MIDWEST CITY — A person willing to stand up for what is right — no matter what — can be the kind of change agent that Martin Luther King Jr. became.
So said preachers, civic leaders and other guest speakers at Midwest City's 15th annual Martin Luther King Jr. Prayer Breakfast on Monday at the Reed Conference Center.
Breakfast speakers, staying true to the event's theme, “Courage in the Face of Adversity,” urged attendees to face down any obstacles standing in their way of making their neighborhoods and communities better for future generations.
Oklahoma City police Lt. Paco Balderrama, one of three guest speakers, said King is a shining example of the theme.
“He was threatened. He was cursed. He was belittled. He had the moral strength to carry on. Why? Because civil rights is a moral, honorable issue worth fighting for,” Balderrama said.
Angela Monson, Oklahoma City School Board chairman, and Rodney Farrow, a Midwest City High School graduate and University of Oklahoma student, also spoke.
About 300 people attended the morning gathering, with welcoming remarks given by event Chairman Joyce Jackson and Midwest City Mayor Jack Fry.
Balderrama said he thinks one of the greatest dangers to society is the breakdown of the family unit. Citing bleak statistics regarding the family backgrounds of youths he interacts with on a daily basis, Balderrama encouraged attendees to find and offer love and guidance to young people and families who need positive role models in their lives.
Monson urged attendees to commit to creating the kind of world they would want their grandchildren and great-grandchildren to inherit. She said the changes needed in education, health care, the justice system or the job market must come from individuals who feel that the responsibility for such transformation lies within them.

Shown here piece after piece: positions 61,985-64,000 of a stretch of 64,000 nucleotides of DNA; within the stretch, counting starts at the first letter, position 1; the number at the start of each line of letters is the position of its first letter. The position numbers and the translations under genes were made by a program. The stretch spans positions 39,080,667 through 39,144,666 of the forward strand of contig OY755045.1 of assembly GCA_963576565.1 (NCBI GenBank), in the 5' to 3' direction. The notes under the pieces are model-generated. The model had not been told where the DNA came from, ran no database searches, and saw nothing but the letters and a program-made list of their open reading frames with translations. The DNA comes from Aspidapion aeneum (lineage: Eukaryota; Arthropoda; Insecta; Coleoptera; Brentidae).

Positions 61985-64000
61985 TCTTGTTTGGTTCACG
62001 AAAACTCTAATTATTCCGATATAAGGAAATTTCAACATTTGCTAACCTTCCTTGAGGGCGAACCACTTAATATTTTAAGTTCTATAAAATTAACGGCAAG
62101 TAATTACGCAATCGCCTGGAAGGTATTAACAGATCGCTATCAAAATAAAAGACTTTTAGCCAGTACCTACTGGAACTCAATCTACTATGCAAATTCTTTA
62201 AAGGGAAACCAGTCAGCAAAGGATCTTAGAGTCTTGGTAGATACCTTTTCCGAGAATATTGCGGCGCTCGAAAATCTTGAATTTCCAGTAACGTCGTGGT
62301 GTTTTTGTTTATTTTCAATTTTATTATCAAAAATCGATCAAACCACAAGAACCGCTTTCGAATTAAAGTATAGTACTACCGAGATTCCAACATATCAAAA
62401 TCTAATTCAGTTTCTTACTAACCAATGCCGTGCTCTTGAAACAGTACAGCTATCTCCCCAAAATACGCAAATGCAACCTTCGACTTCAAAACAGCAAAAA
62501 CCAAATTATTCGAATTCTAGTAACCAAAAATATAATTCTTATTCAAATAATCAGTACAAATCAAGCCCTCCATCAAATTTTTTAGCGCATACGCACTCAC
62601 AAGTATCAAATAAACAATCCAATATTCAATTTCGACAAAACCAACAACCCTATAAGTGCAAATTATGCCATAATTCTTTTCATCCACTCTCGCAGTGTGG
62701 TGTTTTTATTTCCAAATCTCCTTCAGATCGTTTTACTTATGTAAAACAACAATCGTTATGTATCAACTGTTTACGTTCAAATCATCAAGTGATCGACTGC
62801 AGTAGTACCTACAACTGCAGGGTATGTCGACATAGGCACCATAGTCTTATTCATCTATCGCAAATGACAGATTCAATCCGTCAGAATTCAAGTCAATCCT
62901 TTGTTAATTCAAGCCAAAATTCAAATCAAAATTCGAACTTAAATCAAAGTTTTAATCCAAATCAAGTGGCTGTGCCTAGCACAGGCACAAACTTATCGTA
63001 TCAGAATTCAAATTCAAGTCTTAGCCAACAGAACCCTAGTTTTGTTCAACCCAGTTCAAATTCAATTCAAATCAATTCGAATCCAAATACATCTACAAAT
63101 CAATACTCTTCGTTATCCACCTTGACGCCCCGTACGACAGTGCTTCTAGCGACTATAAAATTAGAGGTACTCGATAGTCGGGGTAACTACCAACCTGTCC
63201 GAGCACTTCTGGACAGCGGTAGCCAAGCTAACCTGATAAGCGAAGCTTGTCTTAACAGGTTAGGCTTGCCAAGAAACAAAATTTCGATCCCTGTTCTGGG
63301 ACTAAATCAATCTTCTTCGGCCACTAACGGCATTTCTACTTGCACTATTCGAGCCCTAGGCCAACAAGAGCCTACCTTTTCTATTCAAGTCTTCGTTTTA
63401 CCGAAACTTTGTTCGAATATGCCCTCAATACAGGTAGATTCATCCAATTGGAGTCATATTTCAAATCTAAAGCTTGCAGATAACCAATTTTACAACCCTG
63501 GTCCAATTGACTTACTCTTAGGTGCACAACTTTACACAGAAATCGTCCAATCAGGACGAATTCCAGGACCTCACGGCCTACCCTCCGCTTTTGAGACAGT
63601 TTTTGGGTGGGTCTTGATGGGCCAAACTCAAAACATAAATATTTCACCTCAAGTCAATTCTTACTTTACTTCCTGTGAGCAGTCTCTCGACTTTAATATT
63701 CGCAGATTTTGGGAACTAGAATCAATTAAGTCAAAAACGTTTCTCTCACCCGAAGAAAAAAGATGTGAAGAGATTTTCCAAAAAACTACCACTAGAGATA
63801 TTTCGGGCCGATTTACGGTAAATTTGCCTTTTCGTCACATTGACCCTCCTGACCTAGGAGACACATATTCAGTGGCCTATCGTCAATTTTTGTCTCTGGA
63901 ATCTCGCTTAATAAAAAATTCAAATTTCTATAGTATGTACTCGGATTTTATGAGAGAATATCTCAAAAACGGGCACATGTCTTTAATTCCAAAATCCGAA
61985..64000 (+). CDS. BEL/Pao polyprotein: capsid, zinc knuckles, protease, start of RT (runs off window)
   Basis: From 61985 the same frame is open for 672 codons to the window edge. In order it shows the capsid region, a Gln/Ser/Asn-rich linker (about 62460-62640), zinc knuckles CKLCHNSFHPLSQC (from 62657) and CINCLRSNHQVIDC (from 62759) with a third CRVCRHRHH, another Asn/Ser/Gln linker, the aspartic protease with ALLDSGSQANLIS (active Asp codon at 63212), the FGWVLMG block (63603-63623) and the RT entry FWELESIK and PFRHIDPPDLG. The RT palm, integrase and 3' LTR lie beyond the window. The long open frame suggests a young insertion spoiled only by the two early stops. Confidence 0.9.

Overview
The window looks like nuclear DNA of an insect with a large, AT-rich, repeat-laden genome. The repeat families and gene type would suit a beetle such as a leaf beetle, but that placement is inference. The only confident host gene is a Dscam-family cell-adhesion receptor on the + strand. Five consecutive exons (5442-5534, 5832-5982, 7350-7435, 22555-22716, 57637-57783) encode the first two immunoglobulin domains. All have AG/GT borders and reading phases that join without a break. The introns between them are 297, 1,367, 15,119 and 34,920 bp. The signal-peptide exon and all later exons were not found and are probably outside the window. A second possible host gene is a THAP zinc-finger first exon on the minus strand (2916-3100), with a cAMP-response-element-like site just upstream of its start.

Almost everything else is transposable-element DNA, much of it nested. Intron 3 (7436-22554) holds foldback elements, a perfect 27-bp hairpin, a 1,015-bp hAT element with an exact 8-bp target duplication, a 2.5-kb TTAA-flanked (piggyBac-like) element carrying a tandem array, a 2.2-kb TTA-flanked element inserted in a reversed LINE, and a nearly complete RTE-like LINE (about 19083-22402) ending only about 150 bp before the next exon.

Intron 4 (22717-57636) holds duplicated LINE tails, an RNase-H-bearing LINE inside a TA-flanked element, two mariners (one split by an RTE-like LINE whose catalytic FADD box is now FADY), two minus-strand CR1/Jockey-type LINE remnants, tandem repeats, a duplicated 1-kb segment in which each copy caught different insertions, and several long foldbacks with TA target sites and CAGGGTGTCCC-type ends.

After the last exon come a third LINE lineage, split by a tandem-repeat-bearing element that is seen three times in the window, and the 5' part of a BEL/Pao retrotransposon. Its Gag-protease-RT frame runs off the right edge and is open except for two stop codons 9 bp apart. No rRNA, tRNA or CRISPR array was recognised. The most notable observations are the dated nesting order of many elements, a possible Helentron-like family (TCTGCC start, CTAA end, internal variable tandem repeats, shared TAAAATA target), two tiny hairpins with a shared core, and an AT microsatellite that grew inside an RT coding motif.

“Our future will hold us accountable for what we do today,” Monson said. “You see, we must act today, right now, and that action must be out of a sense of love for one another.”
Farrow's presentation was laced with humor, but he spoke seriously about the danger of complacency as communities face economic hardships and other troubles.
“Certain species of animals die out because they cannot adapt to change. Remember, humans are animals, too,” Farrow said. “Our only enemy is ourselves.”
Several local preachers gave prayers and remarks, including the Rev. Lee Cooper, senior pastor of Prospect Church, and Trevor Williams, campus pastor of LifeChurch.tv's Midwest City campus.
Williams encouraged the faith community to set aside doctrinal differences to come together to help the suffering in the community.
“Literally, the local church is the hope of the world — Your hands and feet,” Williams said, praying to God.
“Help us to honor his memory by how we live,” Williams said of King.